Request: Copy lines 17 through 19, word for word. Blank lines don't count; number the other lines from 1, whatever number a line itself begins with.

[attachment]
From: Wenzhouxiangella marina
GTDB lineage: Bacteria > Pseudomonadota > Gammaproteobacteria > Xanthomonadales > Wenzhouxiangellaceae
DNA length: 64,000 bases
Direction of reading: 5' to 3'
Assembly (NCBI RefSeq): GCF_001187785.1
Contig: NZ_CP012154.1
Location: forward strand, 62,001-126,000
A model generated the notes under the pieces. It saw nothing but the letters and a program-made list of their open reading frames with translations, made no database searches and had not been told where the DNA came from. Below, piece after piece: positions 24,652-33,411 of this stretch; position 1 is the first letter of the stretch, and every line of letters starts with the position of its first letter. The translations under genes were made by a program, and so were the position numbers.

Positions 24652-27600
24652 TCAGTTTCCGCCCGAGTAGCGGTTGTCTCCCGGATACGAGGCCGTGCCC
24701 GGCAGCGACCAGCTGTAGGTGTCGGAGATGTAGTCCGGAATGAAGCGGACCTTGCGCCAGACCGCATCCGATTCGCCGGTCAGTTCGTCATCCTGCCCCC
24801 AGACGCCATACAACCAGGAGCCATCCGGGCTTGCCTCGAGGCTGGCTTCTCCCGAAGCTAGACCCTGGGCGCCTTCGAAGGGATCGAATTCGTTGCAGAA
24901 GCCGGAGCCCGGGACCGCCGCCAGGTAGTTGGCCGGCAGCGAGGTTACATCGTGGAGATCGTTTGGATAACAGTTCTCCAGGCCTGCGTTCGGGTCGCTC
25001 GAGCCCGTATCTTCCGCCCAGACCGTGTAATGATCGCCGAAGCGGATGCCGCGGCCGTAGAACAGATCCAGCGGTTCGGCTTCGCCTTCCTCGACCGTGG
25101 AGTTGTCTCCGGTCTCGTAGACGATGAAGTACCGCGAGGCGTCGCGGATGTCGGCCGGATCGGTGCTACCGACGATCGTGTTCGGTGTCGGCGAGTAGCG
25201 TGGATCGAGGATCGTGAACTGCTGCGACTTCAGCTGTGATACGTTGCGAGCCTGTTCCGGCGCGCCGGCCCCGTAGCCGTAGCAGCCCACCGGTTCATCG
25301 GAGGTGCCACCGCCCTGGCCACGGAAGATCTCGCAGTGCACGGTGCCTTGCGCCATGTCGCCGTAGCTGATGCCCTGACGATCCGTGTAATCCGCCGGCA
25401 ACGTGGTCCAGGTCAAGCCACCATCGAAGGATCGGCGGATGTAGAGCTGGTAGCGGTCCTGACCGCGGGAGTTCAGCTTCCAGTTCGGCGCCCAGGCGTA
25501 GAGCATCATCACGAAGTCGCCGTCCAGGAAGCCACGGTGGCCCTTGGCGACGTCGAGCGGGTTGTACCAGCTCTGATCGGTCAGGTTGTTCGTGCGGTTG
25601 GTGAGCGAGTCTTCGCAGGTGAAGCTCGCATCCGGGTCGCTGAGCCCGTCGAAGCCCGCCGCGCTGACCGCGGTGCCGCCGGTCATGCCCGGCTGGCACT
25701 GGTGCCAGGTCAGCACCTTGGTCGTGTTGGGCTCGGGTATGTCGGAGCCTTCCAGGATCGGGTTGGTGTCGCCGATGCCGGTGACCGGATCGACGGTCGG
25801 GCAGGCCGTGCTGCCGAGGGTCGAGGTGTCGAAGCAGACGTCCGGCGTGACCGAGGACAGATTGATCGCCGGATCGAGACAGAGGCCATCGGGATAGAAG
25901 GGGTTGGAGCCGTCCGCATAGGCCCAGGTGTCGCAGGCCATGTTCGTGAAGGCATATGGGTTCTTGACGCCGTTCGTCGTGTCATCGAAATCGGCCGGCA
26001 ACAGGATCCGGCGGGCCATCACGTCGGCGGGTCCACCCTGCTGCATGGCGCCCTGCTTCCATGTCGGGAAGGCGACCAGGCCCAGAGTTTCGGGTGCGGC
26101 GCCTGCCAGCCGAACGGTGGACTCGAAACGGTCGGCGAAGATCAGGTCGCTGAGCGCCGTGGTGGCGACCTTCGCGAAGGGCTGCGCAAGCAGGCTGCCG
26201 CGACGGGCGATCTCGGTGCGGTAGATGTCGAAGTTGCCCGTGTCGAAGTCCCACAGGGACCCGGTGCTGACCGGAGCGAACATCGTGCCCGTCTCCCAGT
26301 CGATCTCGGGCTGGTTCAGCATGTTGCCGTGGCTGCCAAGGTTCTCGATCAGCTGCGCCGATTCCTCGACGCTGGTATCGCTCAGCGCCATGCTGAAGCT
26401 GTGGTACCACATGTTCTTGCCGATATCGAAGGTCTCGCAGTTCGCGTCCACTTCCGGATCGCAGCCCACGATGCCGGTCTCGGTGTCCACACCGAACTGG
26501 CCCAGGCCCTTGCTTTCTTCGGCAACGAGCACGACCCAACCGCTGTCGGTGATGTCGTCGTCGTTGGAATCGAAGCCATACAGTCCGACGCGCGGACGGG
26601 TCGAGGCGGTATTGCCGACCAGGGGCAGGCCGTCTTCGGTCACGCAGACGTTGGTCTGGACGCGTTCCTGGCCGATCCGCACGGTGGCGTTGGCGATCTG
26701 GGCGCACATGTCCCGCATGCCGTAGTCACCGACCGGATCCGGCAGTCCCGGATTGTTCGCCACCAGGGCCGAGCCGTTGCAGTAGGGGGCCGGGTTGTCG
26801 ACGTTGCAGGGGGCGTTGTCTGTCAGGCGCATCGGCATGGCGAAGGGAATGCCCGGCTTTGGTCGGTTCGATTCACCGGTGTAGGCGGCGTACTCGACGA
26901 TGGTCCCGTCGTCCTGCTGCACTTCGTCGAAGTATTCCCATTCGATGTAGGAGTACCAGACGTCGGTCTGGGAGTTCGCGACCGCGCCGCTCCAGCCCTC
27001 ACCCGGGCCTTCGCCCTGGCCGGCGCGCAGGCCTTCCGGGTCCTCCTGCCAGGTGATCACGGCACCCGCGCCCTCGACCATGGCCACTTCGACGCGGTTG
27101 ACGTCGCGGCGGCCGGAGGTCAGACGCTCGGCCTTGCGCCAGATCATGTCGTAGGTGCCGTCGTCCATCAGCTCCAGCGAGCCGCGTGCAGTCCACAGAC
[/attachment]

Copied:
25301 GAGGTGCCACCGCCCTGGCCACGGAAGATCTCGCAGTGCACGGTGCCTTGCGCCATGTCGCCGTAGCTGATGCCCTGACGATCCGTGTAATCCGCCGGCA
25401 ACGTGGTCCAGGTCAAGCCACCATCGAAGGATCGGCGGATGTAGAGCTGGTAGCGGTCCTGACCGCGGGAGTTCAGCTTCCAGTTCGGCGCCCAGGCGTA
25501 GAGCATCATCACGAAGTCGCCGTCCAGGAAGCCACGGTGGCCCTTGGCGACGTCGAGCGGGTTGTACCAGCTCTGATCGGTCAGGTTGTTCGTGCGGTTG